Let's take a close up look at some of the sections of this map, and sort of "take a walk" around the Abita Springs  of 99 years ago, as it was in 1922. Click on the images to make them larger. A caption below each map image explains where it is in relation to today's landmarks.The red labels indicate what is located there now, to help orient the viewer to the location.

The first map section shows the center of town. At the upper right is Maple Street, through which the road to Covington enters the town. The school grounds are at the very top, and the red dot shows the current location of the two-story pavilion. In 1922, that was the location of the moving picture theater, which also provided cold storage. Across the short side street was the former location of the town power plant. Across Railroad Avenue from the picture show was the block where the Abita Brew Pub is now located (green dot.) In the center of the map is the railroad depot, parallel to the train tracks, and above the depot are three businesses in one building, a drug store, a warehouse, and a general store. At present that location is occupied by Rosie's Tavern and Artigue's Market. The current day Jr. Food Mart location (blue dot) was the site of a pool room and barber shop, with a chicken house in back. At the northern edge of the traffic circle, intersection of Maple and Level, (bottom right corner) was a press shop, a garage and a meat market. 

 This map section shows the area directly below the first map. The Mutti Hotel was located where the library branch is today, and a vacant merchandise store was located where the fruits and vegetable market is today. 

In this map section, we are looking at the blocks just east of the traffic circle. The red dot shows the location of the former ABC Grocery, now a small gazebo, but in 1922 was a grocery and general store. In the middle of the block was the post office ( now a snow ball stand). At the top of the map, at the blue dot, is the current day Citizen's Bank and Trust. Back then it was a place that sold soft drinks, candy and fruit. At the other end of that block was a bakery. Across the street from the bakery was the Trinity Lutheran Evangelical Church, with the parsonage next door, and at the other end of that block was the public school, now the location (green dot) of the Abita Springs Town Hall. In the inset map at the bottom right, is the current location of the Abita Mystery House UCM Museum (corner Grover and Railroad Avenue).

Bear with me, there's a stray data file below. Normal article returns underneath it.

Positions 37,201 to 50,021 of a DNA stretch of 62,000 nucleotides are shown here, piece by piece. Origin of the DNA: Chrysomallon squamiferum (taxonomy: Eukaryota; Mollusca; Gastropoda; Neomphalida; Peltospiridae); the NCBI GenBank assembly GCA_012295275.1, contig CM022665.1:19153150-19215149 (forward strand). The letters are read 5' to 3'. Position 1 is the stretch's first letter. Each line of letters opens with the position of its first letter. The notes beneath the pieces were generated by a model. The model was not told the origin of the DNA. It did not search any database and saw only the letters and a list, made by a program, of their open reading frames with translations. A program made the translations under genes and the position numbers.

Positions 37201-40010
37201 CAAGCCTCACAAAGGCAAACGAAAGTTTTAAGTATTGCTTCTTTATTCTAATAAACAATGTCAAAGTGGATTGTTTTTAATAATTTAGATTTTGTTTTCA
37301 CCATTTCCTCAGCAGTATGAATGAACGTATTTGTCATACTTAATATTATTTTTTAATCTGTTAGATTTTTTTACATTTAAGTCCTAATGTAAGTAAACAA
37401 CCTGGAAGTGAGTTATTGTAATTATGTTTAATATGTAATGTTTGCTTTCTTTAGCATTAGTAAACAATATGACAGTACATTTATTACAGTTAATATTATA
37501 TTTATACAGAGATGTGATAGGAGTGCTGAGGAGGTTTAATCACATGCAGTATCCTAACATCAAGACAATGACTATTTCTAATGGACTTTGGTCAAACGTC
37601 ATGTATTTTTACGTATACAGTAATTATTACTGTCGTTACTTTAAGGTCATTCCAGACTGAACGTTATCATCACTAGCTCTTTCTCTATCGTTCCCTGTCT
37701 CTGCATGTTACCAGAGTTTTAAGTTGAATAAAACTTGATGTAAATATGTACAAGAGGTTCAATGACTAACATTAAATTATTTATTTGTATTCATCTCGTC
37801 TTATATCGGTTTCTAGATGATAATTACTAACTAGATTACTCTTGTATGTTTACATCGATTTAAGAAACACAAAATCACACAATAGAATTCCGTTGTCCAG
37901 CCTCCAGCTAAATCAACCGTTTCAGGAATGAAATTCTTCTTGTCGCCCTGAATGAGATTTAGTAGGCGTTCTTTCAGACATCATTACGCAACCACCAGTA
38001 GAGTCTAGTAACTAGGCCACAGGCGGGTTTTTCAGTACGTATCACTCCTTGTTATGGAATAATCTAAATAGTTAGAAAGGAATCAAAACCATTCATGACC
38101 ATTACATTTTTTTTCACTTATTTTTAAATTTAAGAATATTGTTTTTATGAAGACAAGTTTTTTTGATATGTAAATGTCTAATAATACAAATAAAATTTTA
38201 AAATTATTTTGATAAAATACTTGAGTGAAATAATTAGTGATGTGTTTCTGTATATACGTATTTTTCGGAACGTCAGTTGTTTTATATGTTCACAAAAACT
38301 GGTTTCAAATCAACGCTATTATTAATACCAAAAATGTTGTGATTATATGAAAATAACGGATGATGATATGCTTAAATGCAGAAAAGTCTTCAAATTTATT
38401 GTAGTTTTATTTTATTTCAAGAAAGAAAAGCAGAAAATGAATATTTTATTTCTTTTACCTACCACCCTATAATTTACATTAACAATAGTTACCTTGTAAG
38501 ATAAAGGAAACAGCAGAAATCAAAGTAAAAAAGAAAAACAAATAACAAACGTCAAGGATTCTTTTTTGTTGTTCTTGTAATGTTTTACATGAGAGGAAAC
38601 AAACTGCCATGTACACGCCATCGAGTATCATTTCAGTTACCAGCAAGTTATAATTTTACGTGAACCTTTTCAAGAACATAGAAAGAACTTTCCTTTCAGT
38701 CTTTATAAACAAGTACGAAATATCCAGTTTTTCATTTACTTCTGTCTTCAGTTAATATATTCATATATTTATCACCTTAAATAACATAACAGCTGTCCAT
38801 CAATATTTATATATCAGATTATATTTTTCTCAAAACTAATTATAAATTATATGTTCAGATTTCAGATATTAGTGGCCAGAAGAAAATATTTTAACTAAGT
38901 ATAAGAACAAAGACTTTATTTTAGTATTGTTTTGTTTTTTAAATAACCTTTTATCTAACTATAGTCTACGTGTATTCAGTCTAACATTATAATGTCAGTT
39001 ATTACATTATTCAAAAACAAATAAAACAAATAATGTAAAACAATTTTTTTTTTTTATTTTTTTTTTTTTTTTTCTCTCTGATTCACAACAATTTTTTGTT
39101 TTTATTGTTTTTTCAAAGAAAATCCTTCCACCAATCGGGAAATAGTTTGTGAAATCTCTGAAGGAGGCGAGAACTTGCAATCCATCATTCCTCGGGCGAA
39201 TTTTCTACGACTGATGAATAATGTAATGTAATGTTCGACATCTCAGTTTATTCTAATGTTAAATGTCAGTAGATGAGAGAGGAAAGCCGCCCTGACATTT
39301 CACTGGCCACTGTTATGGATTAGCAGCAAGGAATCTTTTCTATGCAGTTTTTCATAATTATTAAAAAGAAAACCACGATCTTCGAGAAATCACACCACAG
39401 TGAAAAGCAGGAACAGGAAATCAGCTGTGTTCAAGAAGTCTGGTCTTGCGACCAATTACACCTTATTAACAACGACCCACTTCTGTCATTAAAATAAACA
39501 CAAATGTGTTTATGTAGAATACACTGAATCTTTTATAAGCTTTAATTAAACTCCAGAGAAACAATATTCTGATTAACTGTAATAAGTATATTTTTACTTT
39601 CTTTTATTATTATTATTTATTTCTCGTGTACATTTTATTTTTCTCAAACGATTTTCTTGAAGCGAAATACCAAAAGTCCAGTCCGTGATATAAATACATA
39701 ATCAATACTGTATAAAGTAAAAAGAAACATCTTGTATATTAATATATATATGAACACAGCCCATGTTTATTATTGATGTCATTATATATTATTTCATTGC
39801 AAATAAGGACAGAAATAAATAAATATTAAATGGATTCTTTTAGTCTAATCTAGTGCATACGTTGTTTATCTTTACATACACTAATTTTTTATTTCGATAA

In other parts of the map, it was noted that 331 Hickory St. was a boarding house offering room and board, and at 325 Hickory was another boarding house with room and board. 

This map shows the building layout for the Long Branch Hotel

This map shows the building layout for Labats Hotel

These two map sections show the location of the New Abita Hotel and the Great Northern Hotel.
This map image from 1922 shows the area of the Abita "Spring House" and public pavilion with stage offering a "small amount of scenery." There are elevated walkways between the pavilion and the springs house.


See also:

Abita Springs Hotels 

Abita Springs Development Proposal 1887 

Abita Springs Music History 

Brief History of Abita Springs

Business Map of Abita Springs 

Abita Springs Map Updated